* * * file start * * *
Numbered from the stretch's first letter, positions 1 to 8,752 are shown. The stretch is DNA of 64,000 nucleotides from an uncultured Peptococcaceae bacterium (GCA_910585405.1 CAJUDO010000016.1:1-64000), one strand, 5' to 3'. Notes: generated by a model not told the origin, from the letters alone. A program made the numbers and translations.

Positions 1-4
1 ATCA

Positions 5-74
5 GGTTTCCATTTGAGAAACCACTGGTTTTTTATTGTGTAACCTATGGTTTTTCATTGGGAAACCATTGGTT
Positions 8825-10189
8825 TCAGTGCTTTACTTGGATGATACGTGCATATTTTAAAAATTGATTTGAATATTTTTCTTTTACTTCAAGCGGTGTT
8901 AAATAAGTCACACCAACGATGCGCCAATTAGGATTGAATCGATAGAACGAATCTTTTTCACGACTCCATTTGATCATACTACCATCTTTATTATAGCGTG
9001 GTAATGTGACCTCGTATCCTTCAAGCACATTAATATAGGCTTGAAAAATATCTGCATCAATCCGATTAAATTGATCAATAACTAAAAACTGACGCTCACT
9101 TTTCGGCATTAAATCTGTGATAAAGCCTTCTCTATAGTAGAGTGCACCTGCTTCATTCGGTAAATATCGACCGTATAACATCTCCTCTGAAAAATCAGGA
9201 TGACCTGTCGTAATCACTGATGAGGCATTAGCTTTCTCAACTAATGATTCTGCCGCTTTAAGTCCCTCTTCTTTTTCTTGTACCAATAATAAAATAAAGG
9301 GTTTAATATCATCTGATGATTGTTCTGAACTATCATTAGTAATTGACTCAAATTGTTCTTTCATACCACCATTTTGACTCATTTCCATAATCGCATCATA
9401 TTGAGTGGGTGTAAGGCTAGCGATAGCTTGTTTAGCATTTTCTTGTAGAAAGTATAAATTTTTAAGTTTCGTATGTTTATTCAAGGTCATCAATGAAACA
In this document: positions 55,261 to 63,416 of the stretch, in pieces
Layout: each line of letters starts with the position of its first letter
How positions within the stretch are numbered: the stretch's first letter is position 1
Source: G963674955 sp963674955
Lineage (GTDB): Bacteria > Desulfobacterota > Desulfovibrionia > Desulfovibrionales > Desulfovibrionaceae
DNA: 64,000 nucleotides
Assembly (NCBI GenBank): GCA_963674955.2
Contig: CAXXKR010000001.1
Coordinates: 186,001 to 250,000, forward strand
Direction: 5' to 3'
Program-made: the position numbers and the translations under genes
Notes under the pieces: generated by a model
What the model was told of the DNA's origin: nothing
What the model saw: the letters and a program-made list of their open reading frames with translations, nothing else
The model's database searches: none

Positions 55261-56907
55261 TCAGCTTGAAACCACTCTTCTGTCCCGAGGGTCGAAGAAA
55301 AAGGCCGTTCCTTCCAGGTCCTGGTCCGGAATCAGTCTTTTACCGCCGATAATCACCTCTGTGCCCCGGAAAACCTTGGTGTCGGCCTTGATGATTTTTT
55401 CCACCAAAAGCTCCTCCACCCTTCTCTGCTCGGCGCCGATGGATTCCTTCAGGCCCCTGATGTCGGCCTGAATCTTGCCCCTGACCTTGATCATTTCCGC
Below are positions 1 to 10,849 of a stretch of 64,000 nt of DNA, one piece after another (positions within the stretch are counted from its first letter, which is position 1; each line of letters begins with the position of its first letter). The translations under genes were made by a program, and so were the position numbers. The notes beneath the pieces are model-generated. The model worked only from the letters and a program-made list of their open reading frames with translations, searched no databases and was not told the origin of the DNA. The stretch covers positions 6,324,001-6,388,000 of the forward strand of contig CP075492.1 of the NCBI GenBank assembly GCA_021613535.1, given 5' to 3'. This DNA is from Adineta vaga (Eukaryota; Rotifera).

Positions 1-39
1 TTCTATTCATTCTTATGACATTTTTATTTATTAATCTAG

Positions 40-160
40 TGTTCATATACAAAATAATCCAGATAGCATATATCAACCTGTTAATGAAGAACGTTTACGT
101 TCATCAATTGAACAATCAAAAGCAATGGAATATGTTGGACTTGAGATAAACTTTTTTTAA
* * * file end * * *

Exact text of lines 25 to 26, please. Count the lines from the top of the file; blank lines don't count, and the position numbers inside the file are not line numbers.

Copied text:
Notes under the pieces: generated by a model
What the model was told of the DNA's origin: nothing